For more information and solidarity.

Asia Pacific Currents podcasts for October 2010

Asia Pacific Currents 30.10.10
Asia Pacific news, current affairs and labour rights from the region.
Interview with Diana Beaumont on the state of labour rights in China.
File Download (29:01 min / 27 MB)

Asia Pacific Currents 23.10.10
Asia Pacific news, current affairs and labour rights stories from India, Bangladesh, Cambodia, Vietnam, China, New Zealand.
Interview with Rajeev Sharma, BWI Project Manager, about construction workers involved with the building of stadiums for Commonwealth Games, child labour in India and economic growth and inequality.
File Download (27:57 min / 13 MB)

Asia Pacific Currents 16.10.10
Asia Pacific news, current affairs and labour rights from the region.
Interview with Michel See from the Migrant Trade Union in Korea, about the upcoming G20 Summit in Seoul, and the demonstrations that are being organised against the crackdown on civil and political rights in the lead up to that meeting.
File Download (28:28 min / 13 MB)

Asia Pacific Currents 09.10.10
Asia Pacific news, current affairs and labour rights from the region.
Interview with Manrico Moro, Australia Asia Worker Links’ Co-ordinator, about the Labour Movement Charter and international organising.
File Download (29:35 min / 14 MB)

Asia Pacific Currents 02.10.10
Asia Pacific news, current affairs and labour rights from the region.
Interview with Christine Hill from Oxfam, about mining in Papua New Guinea. 
File Download (30:49 min / 14 MB)


Foxconn workers under attack in India

The class conflict in Tamil Nadu, India, has sharpened recently with the mass dismissals of workers at the Foxconn factory in October, now followed by an even greater number of workers dismissed from BYD Electronics, a Nokia supplier.

On the first of November, BYD Electonics terminated the services of 2,500 contract workers, sacked 37 permanent workers, suspended 23 more and ordered 437 others to sign a letter of apology. This vicious attack by management was in response to workers holding a four day strike over appalling working conditions and demands for union recognition. There is an international campaign to support these workers.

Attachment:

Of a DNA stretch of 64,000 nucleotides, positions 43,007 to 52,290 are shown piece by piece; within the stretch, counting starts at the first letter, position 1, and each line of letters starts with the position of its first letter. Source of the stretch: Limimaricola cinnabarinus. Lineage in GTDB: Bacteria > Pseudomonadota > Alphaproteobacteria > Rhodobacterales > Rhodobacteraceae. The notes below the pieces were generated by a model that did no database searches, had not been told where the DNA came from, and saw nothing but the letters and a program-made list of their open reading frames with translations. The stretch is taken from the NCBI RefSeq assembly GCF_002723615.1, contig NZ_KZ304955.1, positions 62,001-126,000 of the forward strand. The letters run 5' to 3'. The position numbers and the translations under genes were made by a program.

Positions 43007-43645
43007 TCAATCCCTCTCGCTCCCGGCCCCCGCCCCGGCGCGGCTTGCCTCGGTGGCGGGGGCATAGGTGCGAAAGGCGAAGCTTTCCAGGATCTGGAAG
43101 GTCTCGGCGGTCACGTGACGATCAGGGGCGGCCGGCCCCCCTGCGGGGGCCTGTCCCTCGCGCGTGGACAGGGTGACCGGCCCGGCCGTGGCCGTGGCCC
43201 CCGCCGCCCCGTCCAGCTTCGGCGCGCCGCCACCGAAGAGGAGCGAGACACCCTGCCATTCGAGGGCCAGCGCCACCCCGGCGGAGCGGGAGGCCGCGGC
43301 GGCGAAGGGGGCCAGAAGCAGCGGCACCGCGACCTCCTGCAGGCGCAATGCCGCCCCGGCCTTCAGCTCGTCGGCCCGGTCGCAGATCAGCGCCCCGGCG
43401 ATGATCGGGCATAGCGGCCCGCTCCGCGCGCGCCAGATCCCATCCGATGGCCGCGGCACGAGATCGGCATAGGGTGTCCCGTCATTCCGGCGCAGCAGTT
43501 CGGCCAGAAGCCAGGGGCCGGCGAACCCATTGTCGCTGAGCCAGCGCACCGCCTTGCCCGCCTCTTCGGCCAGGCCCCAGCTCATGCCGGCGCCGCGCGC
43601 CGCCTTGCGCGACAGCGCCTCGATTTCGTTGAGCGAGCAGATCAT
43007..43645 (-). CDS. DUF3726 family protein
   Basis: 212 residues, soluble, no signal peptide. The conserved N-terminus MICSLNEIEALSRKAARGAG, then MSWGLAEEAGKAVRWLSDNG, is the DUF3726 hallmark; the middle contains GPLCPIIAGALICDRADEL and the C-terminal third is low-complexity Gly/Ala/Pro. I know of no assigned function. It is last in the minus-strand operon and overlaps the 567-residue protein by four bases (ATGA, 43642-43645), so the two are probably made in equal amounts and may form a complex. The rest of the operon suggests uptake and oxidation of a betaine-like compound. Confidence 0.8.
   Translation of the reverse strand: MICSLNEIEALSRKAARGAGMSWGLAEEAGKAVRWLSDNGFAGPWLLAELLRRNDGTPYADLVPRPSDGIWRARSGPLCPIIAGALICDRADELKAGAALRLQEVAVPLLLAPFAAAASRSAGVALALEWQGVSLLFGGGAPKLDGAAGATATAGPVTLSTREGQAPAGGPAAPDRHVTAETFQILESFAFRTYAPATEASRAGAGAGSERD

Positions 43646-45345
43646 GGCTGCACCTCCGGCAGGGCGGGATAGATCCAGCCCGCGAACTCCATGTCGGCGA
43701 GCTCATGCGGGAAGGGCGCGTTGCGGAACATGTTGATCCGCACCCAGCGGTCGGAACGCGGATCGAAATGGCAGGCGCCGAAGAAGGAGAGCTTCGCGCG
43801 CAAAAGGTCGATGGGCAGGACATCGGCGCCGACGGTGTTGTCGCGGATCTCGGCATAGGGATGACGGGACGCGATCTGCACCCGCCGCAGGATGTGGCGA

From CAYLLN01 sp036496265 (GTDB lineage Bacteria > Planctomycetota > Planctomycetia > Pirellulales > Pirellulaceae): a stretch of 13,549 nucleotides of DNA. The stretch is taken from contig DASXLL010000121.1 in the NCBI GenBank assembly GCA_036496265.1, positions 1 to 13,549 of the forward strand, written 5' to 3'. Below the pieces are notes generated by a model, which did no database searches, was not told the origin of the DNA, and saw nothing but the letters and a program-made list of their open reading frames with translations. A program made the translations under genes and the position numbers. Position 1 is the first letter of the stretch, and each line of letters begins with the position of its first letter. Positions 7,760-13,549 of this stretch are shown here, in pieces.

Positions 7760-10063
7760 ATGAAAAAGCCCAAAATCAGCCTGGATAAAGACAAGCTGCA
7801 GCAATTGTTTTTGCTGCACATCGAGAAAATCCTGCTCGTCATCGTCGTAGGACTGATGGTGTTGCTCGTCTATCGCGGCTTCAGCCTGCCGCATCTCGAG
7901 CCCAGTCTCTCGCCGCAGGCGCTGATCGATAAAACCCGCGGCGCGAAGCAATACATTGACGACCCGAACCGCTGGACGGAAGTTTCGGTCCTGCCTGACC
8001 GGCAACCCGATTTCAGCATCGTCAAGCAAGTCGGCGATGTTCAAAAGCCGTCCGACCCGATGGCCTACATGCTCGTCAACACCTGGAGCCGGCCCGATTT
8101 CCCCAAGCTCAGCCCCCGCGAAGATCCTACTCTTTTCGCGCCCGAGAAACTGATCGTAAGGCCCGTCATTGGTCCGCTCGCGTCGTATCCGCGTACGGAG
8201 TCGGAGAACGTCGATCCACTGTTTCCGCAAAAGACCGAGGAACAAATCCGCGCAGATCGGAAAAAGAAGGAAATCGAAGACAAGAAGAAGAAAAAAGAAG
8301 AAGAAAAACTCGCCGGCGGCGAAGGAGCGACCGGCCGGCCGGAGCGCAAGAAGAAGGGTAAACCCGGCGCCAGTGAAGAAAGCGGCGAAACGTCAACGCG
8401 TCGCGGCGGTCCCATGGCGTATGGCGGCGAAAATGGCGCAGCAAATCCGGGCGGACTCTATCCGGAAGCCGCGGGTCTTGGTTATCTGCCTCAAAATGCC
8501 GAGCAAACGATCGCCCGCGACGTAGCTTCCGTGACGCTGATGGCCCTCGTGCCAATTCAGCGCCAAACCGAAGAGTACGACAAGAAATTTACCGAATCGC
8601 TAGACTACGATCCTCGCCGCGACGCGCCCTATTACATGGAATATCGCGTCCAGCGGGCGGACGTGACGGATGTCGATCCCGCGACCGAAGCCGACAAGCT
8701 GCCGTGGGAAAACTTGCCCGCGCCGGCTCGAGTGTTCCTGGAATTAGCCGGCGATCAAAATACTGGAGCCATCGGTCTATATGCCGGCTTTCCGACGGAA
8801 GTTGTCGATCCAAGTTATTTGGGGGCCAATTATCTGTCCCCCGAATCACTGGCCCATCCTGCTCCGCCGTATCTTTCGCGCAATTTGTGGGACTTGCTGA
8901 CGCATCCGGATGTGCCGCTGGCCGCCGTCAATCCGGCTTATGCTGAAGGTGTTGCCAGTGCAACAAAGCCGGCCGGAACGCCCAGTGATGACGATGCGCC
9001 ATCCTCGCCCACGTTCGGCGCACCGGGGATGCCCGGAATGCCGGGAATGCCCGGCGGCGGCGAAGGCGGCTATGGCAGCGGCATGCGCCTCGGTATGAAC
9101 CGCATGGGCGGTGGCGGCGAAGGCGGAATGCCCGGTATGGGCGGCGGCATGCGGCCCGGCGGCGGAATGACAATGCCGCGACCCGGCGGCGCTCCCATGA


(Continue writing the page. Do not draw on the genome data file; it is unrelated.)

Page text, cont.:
Justice for Refugees

Rally and March
2pm, Sunday, 7 November 2010

State Library, corner Swanston and Latrobe Streets, Melbourne

The Refugee Advocacy Network, the coalition that organised the World Refugee Day march in Melbourne on 20 June, has called another mass rally and march for Sunday, 7 November. The focus of the rally will be to call for an end to the policy of Mandatory Detention. There are currently over 4600 people in detention centres, places that 2010 Australian of the Year, mental health advocate Pat McGorry, described as "factories for producing mental illness".

KEC occupation in Korea takes a deadly turn

Two hundred workers at the KEC electronics factory in Gumi have resorted to occupying the factory in order to force the company to negotiate with them.
The industrial dispute started over four months ago in June.
In the last week, management agreed to meet the workers, but used the meeting to allow the police to ambush the workers representatives.
In an act of resistance, Kim Jun-il, the local
Korean Metal Workers Union (KMWU) branch chief, doused himself with thinner and set himself alight.
Kim Jun-il is now in a critical condition in hospital.
The strike and occupation are continuing.

Filipino unionist wins freedom after 3 years in jail

It has taken more than three years for the Philippines military's frame up of Vincent 'Ka Bebot' Borja, KMU National Council member representing Eastern Visayas, to finally collapse. Ka Bebot was arrested on the 7th of May, 2007, and charged with murder by the military.

On the 13th of October of this year, the military's star witness admitted in court that Ka Bebot was not involved in the murder. While rejoicing about this case, trade unionists in the Philippines are scared that repression will continue under the country's Human Security Act.

Latin American, Australian & Asia Pacific Solidarity Gathering

Defending Workers and Indigenous Rights
Building bridges and global resistance against Multinational Corporations

12th, 13th & 14th November
Trades Hall Lygon St Carlton

26th & 27th November
Unions NSW, 4-10 Goulburn St Sydney

Registration: $30/$20/$10 or $35/$25/$15 at the door
To register please contact James 0417 732 698
More information from LASNET